Our president is a humanitarian, an Albert Schweitzer for the 21st century. So what thanks does he receive back home for his latest mission of mercy? He is sentenced in absentia to ignominy and impeachment for one sentence he read outloud last January as a favor to our British friends. Clearly our President Schweitzer did not anticipate that in his absence mass hysteria would break out on our shores. Rush home he must, to minister to heels who otherwise will not heal.
Speaking in single sentences himself, Washington Post columbinist E.J. Dionne suffers through another bout of Florida Fever. Or maybe he shouldn't have gone to see A Mighty Wind. He begins: "While President Bush tours Africa, the winds of change are blowing at home." Then he says this, even though the CIA never signed off on it: "They [i.e. these mighty winds of change] threaten his overwhelming political advantage on foreign policy and national security." Eventually he concludes: "Democrats by the day are becoming less afraid of foreign policy." But then the night falls and they're afraid again. So at least by day it's safe to be afraid, very much afraid.
A week ago, our nation celebrated Independence Day, commemorating its escape from the clutches of a foreign dynasty. Today we redouble our celebrations to mark our freedom from the claims of the House of Cuomo-Kennedy. It's no doubt the most stunning dynastic collapse since the dissolution of Rodham-Boxer, who had been hoping to land all the parking valet slots in a Hillary regency.
Everybody always knew Andy Cuomo was a devil, but did anyone expect him to be the one to turn the spotlight on his own horns? As for sweet Kerry Kennedy, she sure seems the genuine article next to John F. Kerry Kennedy, a gawky French pretender to the presidential throne. Tragically for the former Princess Cuomo, her illicit polo-playing Prince Valiant escaped to Argentina, lest he be gored by raging bull Andy.
That's when Dr. Howie Dean rode in, hoping to bridge this geographic divide. Under Bush, he announced, the U.S. has become like Argentina. He didn't elaborate, but we will. Evita is Spanish for Hillary. It takes two to tango. Plus America and Argentina have a lot else in common. They each begin and end with the letter "a." But so does Africa, something Dean never anticipated. Ever underestimated, Bush wins again. Better luck next time, Dr. Dean, if there is a next time, this side of the Pampas.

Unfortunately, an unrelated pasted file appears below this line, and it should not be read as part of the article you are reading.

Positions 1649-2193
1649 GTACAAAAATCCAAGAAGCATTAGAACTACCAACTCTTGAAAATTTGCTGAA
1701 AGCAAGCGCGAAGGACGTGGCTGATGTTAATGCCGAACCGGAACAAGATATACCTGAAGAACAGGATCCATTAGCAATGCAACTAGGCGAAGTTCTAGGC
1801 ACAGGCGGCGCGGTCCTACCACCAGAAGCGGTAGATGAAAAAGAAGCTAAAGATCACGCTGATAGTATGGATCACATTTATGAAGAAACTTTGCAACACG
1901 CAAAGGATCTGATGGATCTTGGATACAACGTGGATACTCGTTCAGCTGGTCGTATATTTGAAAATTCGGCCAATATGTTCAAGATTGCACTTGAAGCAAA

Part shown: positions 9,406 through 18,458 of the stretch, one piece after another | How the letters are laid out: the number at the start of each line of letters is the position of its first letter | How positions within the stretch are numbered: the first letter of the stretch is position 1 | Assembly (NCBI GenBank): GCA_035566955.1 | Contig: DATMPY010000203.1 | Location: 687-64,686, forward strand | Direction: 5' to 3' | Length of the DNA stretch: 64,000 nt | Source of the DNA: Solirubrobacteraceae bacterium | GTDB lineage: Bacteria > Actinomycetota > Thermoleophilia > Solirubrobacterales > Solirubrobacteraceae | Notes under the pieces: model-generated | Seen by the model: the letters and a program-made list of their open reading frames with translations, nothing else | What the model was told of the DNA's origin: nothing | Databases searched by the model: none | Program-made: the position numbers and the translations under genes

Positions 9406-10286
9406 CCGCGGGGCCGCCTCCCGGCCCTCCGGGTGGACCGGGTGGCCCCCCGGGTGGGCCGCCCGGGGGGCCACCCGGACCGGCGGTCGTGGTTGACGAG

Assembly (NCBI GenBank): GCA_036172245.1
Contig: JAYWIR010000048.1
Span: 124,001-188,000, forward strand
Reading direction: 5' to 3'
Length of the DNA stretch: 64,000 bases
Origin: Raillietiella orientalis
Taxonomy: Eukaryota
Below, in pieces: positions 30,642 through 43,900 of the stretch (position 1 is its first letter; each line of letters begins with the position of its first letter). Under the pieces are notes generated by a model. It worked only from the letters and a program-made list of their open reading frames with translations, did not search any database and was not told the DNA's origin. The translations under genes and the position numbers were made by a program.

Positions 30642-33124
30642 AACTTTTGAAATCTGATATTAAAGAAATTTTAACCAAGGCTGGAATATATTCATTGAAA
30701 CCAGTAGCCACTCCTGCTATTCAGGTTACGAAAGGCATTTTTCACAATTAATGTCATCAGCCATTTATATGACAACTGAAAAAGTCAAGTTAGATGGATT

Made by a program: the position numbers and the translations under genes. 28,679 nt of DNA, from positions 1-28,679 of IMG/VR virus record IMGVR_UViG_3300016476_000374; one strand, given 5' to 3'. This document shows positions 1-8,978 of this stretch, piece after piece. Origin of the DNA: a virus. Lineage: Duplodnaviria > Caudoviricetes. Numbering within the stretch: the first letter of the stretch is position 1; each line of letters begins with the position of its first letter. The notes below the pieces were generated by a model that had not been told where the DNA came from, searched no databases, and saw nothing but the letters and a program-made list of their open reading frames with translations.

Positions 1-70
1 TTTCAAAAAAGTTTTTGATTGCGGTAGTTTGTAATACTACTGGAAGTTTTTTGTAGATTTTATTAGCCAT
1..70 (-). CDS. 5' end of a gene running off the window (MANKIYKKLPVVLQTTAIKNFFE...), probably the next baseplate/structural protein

In miserable news, college dropout Peter Jennings became a U.S. citizen last month. Has anyone alerted the attorney general? It's worth noting that Mr. Jennings will retain his Canadian citizenship, and presumably his West Bank, Gaza Strip, and Lebano-Syrian affiliations.
We're certain Mr. J. is mighty upset with the discovery of the latest diary entries from the late Harry S Truman. Coverage so far has been remarkably subdued, particularly of the section in which the former president dictated pointers to Richard Nixon and the Rev. Billy Graham. As we know, a president of Mr. Truman's party can claim executive privilege for all eternity, if necessary. Apparently this is one of those cases when necessity takes the upper hand. As one of our distraught agents notes, "Can you imagine if anyone but a Democrat had written these words? It would have made the mob scene in Young Frankenstein look like a Zen retreat." We can imagine.
Probably something like an evening with Michael Savage on MSNBC. Was MSNBC wise to fire Savage for wishing a homosexual caller death from AIDS? The only thing wiser would have been if MSNBC had fired itself for hiring him in the first place. Plus there's the cruelty involved in giving hope to Phil Donahue that he might have a slot to return to. All in all, it's not been a good week for big talkers. Ann Coulter has caused embarrassment by resurrecting Tailgunner Joe McCarthy, but without insisting that he join AA first. Maybe she meant it as a joke on liberals, but it's turned into a bigger joke on her. Finally, there's new Cub manager Dusty Baker and his efforts to correlate skin color with performance under the hot summer sun. So how does he explain his success as a manager in the chill conditions of fogged-in San Francisco?
Talk is cheap, making the inability to talk on costly indeed. Michael Savage is history, but his place is secured by this Enemy of the Week prize, the first this fiscal year. If it's any consolation, maybe the libs will now be cured of their notion that there is such a creature as a noble Savage.
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